However, it was not just the field of obstetrics which saw advances in knowledge, thanks to William Hunter. He worked as a dissector for James Douglas and therefore became heavily involved in the work Douglas was doing with bones. As a result of this work, Hunter’s first paper to the Royal Society in 1743 was on the articular cartilage and its diseases. Again, using a wax injection kit, he was also able to identify that articular cartilage is avascular, and he was able to recognize the destruction that purulence could cause in articular cartilage and that this was not repairable. Hunter also conducted a very ethically controversial experiment involving cutting the tendons in a patient’s finger which enabled him to identify that tendons do not have a nerve supply near their insertion.
William also left a large legacy for the immense amount of work that he did throughout his career. He founded a school of anatomy in Great Windmill Street in London and lectured there frequently. Like his brother, he was an avid collector and amassed a huge collection of anatomical and pathological specimens, including a book collection which consisted of 10,000 volumes. He owned an extensive coin collection, a collection of shells and a collection of ethnographic material which he obtained from the South Seas due to his friendship with Captain James Cook. His collections were inherited by his nephew, but were eventually donated to the University of Glasgow.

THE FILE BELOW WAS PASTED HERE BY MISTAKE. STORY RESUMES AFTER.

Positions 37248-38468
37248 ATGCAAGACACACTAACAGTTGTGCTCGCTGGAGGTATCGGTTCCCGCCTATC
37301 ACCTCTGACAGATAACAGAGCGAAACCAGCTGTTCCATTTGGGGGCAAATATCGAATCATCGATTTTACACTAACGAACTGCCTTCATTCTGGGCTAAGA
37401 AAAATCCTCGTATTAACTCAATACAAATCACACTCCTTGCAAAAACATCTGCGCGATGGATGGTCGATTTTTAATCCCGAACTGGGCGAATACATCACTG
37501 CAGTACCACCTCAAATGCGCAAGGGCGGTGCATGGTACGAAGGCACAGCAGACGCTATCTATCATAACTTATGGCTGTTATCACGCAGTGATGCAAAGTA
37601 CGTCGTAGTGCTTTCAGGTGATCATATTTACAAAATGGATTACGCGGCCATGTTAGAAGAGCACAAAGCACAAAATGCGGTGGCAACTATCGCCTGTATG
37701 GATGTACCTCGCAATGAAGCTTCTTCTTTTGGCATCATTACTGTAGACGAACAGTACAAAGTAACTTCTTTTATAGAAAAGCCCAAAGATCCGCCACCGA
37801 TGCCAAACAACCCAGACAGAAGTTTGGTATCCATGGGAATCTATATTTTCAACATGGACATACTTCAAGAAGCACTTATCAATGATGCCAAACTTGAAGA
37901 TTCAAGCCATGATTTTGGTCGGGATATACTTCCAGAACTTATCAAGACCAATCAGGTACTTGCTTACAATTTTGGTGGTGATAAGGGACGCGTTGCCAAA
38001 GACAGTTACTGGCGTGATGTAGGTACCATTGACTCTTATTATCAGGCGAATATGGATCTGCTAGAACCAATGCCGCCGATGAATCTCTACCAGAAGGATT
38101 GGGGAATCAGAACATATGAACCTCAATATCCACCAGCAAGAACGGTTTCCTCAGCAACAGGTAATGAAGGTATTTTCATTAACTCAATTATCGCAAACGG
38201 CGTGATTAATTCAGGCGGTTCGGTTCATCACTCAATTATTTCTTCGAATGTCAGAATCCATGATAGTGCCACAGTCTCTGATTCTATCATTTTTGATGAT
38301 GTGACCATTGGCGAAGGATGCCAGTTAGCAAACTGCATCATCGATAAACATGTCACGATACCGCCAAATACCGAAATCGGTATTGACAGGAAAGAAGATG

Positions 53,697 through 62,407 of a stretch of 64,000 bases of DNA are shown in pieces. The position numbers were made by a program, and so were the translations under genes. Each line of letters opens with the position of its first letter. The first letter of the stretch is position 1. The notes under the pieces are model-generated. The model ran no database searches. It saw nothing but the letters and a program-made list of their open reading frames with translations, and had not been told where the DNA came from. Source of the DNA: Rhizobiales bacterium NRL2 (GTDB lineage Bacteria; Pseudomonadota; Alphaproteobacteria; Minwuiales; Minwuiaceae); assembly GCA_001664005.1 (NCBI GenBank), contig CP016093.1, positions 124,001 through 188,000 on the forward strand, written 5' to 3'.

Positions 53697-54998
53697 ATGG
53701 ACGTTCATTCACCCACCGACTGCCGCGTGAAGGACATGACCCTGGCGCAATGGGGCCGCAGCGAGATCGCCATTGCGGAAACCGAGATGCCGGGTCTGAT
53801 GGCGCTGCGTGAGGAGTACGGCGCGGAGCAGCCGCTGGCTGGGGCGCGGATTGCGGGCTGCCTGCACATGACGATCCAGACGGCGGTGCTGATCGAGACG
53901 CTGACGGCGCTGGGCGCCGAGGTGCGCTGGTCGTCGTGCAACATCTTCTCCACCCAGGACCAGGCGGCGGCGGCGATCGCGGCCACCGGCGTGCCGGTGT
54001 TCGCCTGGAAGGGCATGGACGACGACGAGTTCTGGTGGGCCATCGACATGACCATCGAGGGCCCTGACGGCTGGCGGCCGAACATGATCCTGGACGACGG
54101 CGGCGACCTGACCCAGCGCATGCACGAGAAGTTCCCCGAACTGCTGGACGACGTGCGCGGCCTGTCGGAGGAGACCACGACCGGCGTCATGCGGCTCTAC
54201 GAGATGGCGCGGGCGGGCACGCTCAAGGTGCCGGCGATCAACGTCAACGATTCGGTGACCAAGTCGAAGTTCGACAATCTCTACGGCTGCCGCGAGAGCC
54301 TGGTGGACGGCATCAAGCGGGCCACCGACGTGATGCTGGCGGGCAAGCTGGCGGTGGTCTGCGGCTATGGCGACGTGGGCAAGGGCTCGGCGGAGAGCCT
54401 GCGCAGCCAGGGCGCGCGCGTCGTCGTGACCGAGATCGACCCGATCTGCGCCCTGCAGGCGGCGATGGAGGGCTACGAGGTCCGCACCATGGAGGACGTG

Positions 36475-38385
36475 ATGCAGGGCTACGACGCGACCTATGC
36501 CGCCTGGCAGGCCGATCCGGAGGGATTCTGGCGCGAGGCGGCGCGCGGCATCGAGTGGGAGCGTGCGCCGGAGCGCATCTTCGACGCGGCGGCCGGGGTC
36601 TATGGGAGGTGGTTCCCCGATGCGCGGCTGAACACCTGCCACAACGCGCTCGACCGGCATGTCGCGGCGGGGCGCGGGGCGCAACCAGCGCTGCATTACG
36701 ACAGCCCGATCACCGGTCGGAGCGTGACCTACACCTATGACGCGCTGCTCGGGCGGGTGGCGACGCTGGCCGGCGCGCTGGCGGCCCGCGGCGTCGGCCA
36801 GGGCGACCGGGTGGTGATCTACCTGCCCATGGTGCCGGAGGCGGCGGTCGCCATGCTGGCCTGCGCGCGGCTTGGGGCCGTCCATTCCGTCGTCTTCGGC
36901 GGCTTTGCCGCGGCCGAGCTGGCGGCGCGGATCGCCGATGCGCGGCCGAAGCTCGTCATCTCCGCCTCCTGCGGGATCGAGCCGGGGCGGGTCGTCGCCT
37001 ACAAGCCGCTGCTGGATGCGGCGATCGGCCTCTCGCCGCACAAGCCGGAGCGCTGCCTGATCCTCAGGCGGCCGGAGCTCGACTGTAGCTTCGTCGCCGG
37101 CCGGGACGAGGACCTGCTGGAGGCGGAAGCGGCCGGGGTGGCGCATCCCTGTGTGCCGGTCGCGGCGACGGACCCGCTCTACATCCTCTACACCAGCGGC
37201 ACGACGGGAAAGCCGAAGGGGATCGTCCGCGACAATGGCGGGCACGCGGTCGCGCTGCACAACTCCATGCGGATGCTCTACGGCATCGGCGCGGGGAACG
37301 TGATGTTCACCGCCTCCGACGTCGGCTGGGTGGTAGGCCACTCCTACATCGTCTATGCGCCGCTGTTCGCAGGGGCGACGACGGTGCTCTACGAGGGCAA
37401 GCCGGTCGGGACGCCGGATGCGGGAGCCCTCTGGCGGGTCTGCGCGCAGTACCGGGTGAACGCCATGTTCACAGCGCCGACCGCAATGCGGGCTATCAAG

References and Further Reading
- Hunter, W. (1774). The anatomy of the gravid uterus. Birmingham: Baskerville.Google Scholar
- Hunter, W. (1794). In M. Baillie (Ed.), An anatomical description of the human gravid uterus and its contents. London: Johnson.Google Scholar
- Moore, W. K. (2005). The knife man: Blood, body-snatching and the birth of modern surgery. London: Bantam.Google Scholar